Ah, the plethora of kid stuff. I don’t know about you, but I thought we’d get by with a lot less gear than we actually have. I’d done my homework, read reviews and comparison shopped. I’d wanted to make the right choices the first time around. But the truth is, you don’t really know what will work until you try it in your own home with your own kid. Our first high chair, for example, had great reviews, two trays, folded for storage and could convert to a small chair for later. It sounded great in theory, but despite all those things we never liked it. The footprint was too wide, it was heavy, the trays were too big too clean in the sink, and we never folded and put it away between meals. What’s the point if it was going to be used 3+ times a day? We used it for both kids for the least amount of time possible.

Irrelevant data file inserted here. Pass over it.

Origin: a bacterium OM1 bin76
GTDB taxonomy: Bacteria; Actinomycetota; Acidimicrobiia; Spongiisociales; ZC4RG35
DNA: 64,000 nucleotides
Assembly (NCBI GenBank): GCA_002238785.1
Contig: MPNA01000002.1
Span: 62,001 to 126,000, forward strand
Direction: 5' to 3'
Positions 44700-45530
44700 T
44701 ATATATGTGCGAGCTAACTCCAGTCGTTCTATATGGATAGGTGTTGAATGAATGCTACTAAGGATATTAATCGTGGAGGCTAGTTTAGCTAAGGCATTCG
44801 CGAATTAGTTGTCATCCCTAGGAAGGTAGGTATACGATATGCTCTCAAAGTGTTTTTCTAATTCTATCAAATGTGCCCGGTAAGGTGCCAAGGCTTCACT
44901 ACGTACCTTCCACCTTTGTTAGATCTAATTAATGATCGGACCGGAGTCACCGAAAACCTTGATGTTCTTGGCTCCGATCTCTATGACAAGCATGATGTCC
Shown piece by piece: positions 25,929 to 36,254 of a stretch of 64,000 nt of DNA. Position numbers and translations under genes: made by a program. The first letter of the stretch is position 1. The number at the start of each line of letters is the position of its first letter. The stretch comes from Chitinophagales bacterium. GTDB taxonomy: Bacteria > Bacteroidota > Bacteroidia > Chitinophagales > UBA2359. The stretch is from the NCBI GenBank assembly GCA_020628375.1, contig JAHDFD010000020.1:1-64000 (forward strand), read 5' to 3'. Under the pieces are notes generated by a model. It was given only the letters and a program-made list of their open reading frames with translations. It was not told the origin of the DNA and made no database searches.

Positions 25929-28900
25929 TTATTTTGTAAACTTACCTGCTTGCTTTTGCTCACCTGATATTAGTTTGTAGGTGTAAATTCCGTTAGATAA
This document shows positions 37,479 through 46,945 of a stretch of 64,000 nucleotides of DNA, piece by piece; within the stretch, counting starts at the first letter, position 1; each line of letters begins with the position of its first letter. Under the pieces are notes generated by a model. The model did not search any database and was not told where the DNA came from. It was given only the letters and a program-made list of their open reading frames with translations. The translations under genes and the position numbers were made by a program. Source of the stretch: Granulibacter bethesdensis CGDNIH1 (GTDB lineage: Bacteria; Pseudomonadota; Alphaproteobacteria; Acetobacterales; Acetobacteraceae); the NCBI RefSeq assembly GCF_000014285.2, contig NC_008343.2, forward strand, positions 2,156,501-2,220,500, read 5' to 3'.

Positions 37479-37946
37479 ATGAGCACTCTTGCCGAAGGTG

As soon as Leo was old enough we switched him to a booster and tray set that sat on top of one of our dining chairs. It worked fine for a while, but I could see that Leo couldn’t rest his legs comfortably, plus it was too high to push under the table. We would all occasionally trip on the back legs. I began to look for other options.

Thanks to craigslist I found a like-new Hauck Alpha Chair for a bargain. It was and is the perfect chair for Leo. I could go on and on about it, but I’ll limit myself to saying that it is super sturdy, adjustable, comfortable, promotes good posture and he can climb into it easily by himself. It also matches the rest of our dining chairs (unlike Chloe’s Ikea Urban Junior Chair). Winner!